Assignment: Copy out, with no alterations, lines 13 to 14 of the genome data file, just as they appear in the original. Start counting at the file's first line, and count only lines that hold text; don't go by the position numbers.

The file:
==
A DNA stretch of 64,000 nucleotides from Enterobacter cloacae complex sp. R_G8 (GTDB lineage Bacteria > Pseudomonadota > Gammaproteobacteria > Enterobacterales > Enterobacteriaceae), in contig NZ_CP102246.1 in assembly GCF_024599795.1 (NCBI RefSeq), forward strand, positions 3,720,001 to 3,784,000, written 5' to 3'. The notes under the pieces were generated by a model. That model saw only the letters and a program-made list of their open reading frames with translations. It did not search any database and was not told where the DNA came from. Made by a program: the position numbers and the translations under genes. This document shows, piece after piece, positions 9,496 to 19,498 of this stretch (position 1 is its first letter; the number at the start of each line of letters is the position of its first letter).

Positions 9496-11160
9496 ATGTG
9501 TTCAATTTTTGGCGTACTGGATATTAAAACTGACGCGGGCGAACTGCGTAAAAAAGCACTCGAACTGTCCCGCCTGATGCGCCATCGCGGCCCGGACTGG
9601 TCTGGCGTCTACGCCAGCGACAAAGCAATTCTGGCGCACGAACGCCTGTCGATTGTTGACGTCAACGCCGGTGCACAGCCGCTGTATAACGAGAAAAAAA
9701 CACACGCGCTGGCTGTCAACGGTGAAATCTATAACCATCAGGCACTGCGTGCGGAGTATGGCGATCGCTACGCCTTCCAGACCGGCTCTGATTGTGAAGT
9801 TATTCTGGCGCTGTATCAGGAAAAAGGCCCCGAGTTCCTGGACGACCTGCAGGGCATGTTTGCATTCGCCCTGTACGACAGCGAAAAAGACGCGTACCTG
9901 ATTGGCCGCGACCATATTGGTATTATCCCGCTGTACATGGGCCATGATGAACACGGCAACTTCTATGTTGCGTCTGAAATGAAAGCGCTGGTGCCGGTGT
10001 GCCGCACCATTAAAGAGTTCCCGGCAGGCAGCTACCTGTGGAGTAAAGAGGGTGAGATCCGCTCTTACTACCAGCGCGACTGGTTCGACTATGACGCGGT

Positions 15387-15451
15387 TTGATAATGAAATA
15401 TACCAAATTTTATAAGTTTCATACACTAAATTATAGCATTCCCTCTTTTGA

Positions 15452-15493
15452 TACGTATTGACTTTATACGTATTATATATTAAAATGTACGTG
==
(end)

Positions 15452-15493
15452 TACGTATTGACTTTATACGTATTATATATTAAAATGTACGTG